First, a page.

Former prisoner of war who worked on the Railway of Death;
Born: January 26, 1920; Died: December 11, 2012.
Pat Campbell, who has died at the age of 92, was one of the dwindling group of Japanese prisoners of war who slaved on the Death Railway between Burma and Thailand during the Second World War.
He was born in Ardrossan, orphaned at an early age and was brought up by a couple in Dumfries, where he was educated at St Joseph's College. After school he became a law apprentice with Dumfries Town Council and continued his career in Edinburgh, Glasgow and the London borough of Bromley.
The war then intervened and he enlisted in the 155th (Lanarkshire Yeomanry) Field Regiment RA, a unit with a reputation for bravery and skill on the battlefield. After training in Lanark and India, he was posted to Malaya. His role was as an observation post assistant, one of a team of three who went far out into the front to look for artillery targets. He had many adventures and close calls.
When the Japanese juggernaut with its hundreds of aircraft and tanks pushed the British down on to the so-called impregnable fortress of Singapore, Mr Campbell was among those captured.
In the dark years to follow, it was his faith that would see him through, a faith that manifested itself in a quiet inner strength and in practical, more tangible ways.
He was one of a group of volunteers who built the chapel at Changi, the notorious POW camp in Singapore. A basic building with a few scraps of primitive furniture, it was deconstructed after the war and taken to Australia, but a copy still stands on the original site.
Mr Campbell attended mass whenever the demands of the arduous Japanese work parties allowed – first at Changi and then at the Great World in Singapore, a former amusement park converted by the Japanese into a POW camp for prisoners working in the godowns, or warehouses, at the docks.
In November1942, he was one of a large group of prisoners moved to the Railway of Death where it has been calculated that one man died for every sleeper laid along the 300-mile length of the line.
He was part of the track- laying gang tasked with carrying and laying the sleepers and railtrack. The days were long, the work was hard and the guards were vicious. Beatings with bamboo poles and rifle butts were a regular occurrence and rations were barely enough to keep the men alive. The Japanese provided no medical assistance and the POW doctors performed miracles with scarcely any supplies.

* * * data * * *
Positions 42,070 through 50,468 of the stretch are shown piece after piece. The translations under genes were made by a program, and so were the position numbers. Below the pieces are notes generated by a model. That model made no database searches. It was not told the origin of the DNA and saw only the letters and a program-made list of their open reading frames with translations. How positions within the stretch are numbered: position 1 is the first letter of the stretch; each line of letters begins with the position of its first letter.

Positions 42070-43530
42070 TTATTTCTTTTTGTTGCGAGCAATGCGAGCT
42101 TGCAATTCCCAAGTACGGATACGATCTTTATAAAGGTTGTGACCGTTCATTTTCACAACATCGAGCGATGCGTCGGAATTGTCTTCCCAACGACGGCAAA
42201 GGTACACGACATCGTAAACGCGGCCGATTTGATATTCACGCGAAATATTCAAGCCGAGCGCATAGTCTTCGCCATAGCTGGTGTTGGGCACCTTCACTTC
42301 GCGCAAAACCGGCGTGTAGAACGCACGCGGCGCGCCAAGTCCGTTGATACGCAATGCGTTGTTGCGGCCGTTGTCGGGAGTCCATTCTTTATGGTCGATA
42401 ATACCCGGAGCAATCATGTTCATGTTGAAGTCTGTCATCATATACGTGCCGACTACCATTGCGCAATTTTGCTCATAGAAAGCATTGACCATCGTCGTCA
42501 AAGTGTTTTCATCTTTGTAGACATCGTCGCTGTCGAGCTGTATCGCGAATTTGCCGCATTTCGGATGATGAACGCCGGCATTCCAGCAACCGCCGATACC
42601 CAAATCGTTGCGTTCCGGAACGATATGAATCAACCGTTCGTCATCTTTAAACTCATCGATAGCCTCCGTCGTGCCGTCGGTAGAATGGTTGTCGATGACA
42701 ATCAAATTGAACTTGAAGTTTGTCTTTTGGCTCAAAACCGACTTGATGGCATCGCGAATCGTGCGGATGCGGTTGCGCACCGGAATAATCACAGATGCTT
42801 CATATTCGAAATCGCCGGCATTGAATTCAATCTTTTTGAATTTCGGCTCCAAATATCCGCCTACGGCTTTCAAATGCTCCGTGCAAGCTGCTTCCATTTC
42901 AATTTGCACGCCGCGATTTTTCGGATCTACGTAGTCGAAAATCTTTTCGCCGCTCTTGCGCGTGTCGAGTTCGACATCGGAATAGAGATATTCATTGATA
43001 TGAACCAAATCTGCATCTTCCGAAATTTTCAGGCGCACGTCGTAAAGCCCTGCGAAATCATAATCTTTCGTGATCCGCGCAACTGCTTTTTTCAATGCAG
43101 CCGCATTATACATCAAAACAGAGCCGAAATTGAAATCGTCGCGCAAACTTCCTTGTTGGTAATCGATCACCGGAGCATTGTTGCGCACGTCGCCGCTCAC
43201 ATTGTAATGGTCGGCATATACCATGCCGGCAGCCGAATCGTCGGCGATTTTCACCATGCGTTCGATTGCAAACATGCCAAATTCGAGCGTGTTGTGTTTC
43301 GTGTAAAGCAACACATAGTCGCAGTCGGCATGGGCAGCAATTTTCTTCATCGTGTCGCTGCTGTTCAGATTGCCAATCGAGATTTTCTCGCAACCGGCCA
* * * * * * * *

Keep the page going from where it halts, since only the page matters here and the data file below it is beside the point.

In one of the camps – Kanyu – where a cutting had to be chiseled through the hillside to provide a pathway for the line, Mr Campbell was reunited for a short time with Father Bourke, a Redemptorist priest from New Zealand he had met earlier in Singapore.
When the camp closed, the priest handed the crucifix he had used at services to Mr Campbell for safe keeping. During the remainder of his time as a POW, he guarded the crucifix along with his other few possessions - a loin cloth, known by the POWs as a jap nappy, a hollowed-out piece of bamboo which he used as a mug, his book on Commonwealth law he had found in the bombed-out streets of Singapore and, most importantly, his prayer book. Earlier this year he donated the crucifix to the Thailand-Burma POW Museum at Kanburi, an area he knew well.
Shortly after his meeting with Father Bourke, Pat was injured while working on the line. The wound to his leg became infected and ulcerated and the usual treatment of scraping away the poisoned flesh with a sharpened spoon was unsuccessful. As a result, he was moved down the line to the so-called hospital camp at Chungkai.
During the subsequent operation on his leg, conducted in primitive conditions and with little anaesthetic, Mr Campbell actually recovered consciousness. In the days and weeks afterwards, with no bandages available, he was reduced to using pages from his Commonwealth Law book. His leg wound gave him trouble for the rest of his life.Against all the odds, Mr Campbell was among about 6000 who survived his ordeal and came back home where he completed his law degree.
His memories of his days as a PoW remained vivid until the end. Earlier this year, he said in an interview: "The guards were very contrary. One day they would beat the men for very little, the next ignore something much worse. Their only concern was finishing the railway line. The guards kept yelling "speedo, speedo".
He was pre-deceased by his wife Mary, whom he married in 1955.
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